Considering the nature of the relevant goods, the word ‘ORGANIC’, contained in both signs, is an English word that will be perceived by the English-speaking part of the relevant public as an adjective meaning ‘of, relating to, derived from, or characteristic of living plants and animals’ or ‘of or relating to animal or plant constituents or products having a carbon basis’, or as a noun meaning ‘any substance, such as a fertilizer or pesticide, that is derived from animal or vegetable matter’ (information extracted from Collins English Dictionary online, at http://www.collinsdictionary.com/). This term will also be understood by the majority of the relevant public in the European Union, as most of the relevant languages have very similar equivalents to that word (e.g. ‘organisch’ in German, ‘organique’ in French, ‘organico’ in Spanish and Portuguese, ‘orgaaninen’ in Finnish, ‘organiskt’ in Swedish, ‘organinės’ in Lithuanian, etc.). Bearing in mind that all the relevant goods are organic products, it is considered that this element is non-distinctive in relation to all the goods at issue, as it directly informs the public about their nature. Consequently, the majority of the relevant public will not pay as much attention to this element as to the other, more distinctive, elements of the marks. As a result, the impact of this non-distinctive element is limited when assessing the similarity between the marks at issue.


Part of the public, for example the Hungarian-speaking public, will not attribute any meaning to the verbal elements of the marks. For this part of the public, the marks have no elements that could be considered more distinctive than other elements.


The marks under comparison have no elements which could be considered clearly more dominant (visually eye‑catching) than other elements.


Visually, the signs coincide in their verbal elements, ‘FIT( )ORGANIC’, which are written as two separate words in the earlier mark and are visually differentiated as separate words in the contested sign by being depicted on different levels, with the letter ‘O’ appearing to be the upper case first letter of the word ‘ORGANIC’. Although, as seen above, the word ‘ORGANIC’ of the signs is non-distinctive for the majority of the public in relation to the relevant goods, it is identically contained in both signs.


The signs differ in the figurative element and overall stylisation of the contested sign, which is not particularly striking and will be perceived as an ordinary graphical means of bringing the verbal elements to the attention of the public.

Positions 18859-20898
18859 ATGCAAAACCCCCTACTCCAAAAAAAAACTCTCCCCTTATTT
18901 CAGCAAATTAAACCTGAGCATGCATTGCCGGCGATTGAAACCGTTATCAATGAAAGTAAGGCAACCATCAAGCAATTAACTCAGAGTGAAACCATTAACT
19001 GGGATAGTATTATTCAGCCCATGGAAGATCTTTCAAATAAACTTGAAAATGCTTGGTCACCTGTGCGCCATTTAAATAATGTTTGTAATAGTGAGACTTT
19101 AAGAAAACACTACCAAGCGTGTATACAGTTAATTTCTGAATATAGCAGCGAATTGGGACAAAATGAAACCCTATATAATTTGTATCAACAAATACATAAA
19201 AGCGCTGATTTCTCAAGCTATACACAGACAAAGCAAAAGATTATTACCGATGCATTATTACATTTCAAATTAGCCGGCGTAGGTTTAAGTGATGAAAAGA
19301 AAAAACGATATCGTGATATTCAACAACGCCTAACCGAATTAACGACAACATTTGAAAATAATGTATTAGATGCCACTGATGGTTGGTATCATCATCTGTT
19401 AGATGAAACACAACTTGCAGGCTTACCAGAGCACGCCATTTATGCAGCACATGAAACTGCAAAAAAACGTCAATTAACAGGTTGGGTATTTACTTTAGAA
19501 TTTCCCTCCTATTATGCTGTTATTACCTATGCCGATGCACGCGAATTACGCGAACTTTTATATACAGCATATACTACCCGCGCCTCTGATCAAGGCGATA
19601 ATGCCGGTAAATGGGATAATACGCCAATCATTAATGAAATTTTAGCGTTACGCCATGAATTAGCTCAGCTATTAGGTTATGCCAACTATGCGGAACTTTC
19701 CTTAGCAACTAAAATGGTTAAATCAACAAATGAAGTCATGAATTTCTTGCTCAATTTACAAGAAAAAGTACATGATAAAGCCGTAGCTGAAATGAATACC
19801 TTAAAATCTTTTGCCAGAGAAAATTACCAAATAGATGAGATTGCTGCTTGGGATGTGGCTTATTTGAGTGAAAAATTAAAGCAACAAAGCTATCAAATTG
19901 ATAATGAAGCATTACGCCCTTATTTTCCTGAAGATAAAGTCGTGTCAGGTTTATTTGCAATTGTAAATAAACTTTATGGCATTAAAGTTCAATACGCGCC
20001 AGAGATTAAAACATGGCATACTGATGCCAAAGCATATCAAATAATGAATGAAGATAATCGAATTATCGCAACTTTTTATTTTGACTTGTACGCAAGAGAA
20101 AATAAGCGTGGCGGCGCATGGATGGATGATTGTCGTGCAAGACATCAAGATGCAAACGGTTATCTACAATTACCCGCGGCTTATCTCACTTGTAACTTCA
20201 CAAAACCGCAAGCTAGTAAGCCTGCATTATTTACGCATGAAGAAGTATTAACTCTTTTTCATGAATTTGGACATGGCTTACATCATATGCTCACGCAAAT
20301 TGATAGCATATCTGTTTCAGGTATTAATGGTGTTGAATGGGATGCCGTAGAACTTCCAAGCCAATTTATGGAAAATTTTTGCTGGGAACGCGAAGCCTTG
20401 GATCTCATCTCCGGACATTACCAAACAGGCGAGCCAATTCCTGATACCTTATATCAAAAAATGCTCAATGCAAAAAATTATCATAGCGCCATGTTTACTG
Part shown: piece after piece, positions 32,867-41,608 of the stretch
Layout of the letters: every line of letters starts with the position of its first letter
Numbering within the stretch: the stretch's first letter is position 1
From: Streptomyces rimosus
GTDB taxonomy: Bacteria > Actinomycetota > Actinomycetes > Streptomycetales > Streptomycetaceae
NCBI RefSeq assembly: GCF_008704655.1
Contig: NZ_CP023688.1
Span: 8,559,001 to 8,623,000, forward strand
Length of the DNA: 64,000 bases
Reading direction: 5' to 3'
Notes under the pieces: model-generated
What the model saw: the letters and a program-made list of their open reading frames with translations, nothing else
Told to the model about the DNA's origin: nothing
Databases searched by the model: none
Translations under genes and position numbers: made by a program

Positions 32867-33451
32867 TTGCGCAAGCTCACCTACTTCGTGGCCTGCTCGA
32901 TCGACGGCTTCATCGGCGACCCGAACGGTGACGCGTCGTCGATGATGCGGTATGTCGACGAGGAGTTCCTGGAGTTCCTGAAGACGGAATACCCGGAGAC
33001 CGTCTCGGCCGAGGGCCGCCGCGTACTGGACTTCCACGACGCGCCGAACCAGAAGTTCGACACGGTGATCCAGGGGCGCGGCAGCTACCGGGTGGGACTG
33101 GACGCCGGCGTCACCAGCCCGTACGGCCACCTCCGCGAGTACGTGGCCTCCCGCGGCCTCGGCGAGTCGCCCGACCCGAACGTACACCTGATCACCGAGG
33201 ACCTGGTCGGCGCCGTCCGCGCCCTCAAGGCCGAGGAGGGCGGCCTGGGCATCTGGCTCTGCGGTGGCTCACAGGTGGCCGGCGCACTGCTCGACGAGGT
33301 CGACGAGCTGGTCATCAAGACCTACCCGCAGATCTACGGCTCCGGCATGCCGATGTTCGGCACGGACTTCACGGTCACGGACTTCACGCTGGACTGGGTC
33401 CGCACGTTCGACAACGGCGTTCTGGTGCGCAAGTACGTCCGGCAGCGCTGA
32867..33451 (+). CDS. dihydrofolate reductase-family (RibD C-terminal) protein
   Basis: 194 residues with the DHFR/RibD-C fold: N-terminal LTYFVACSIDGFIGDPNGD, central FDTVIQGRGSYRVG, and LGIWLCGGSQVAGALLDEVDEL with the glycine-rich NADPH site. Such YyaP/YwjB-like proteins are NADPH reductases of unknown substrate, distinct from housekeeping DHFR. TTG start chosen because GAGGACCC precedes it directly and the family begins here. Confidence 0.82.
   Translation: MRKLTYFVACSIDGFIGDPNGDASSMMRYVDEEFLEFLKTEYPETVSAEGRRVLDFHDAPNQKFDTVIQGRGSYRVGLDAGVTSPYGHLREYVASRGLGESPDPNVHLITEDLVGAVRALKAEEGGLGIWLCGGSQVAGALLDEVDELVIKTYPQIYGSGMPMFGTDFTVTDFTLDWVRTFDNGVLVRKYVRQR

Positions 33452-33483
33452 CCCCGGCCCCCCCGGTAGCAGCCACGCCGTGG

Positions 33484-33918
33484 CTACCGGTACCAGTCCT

Moreover, where a trade mark is composed of verbal and figurative elements, the principle has been established that the verbal component of the sign usually has a stronger impact on the consumer than the figurative one. This is justified by the fact that consumers will more readily remember and refer to the goods in question by name, rather than by describing the figurative elements of the trade mark in question.


Therefore, the signs are visually similar to a high degree.


Aurally, irrespective of the different pronunciation rules in different parts of the relevant territory, the pronunciation of the signs coincides in the sound of their verbal elements, ‘FIT( )ORGANIC’, present identically in both signs.


Therefore, the signs are aurally identical.


Conceptually, the word ‘FIT’, contained in both signs, will be perceived by the English-speaking part of the public as, inter alia, a verb meaning ‘to be appropriate or suitable for (a situation, etc.)’, ‘to be of the correct size or shape for (a connection, container, etc.)’, or as an adjective meaning ‘suitable to a purpose or design; appropriate’, ‘having the right qualifications; qualifying’ (Collins English Dictionary online, at http://www.collinsdictionary.com/). The word ‘FIT’ will also be perceived as an adjective with the same meaning (‘suitable; appropriate’) by the German-speaking part of the public (Duden Wörterbuch online, at http://www.duden.de/).


Other parts of the relevant public, for example the French-, Hungarian- and Spanish-speaking parts, will not attribute any meaning to the word ‘FIT’.


The word ‘ORGANIC’, contained in both signs, is an English adjective meaning ‘of, relating to, derived from, or characteristic of living plants and animals’ or ‘of or relating to animal or plant constituents or products having a carbon basis’ and a noun meaning ‘any substance, such as a fertilizer or pesticide, that is derived from animal or vegetable matter’ (Collins English Dictionary online, at http://www.collinsdictionary.com/). As seen above, this word will be understood by the majority of the relevant public in the European Union, as most of the relevant languages contain very similar equivalents of that term.


Part of the relevant public, for example the Hungarian-speaking part, will not attribute any meaning to the word ‘ORGANIC’.


Consequently, to the extent that both marks refer to the concepts of ‘FIT’ and ‘ORGANIC’ for a part of the public (e.g. the English- and German-speaking parts), or to only the concept of ‘ORGANIC’ for another part of the public (e.g. the French and Spanish-speaking parts), the marks under comparison are conceptually identical for those parts of the public.


For part of the public (e.g. the Hungarian-speaking part), neither of the signs has a meaning. Since a conceptual comparison is not possible, the conceptual aspect does not influence the assessment of the similarity of the signs for that part of the public.


As the signs have been found similar in at least one aspect of the comparison, the examination of likelihood of confusion will proceed.



  1. Distinctiveness of the earlier mark


The distinctiveness of the earlier mark is one of the factors to be taken into account in the global assessment of likelihood of confusion.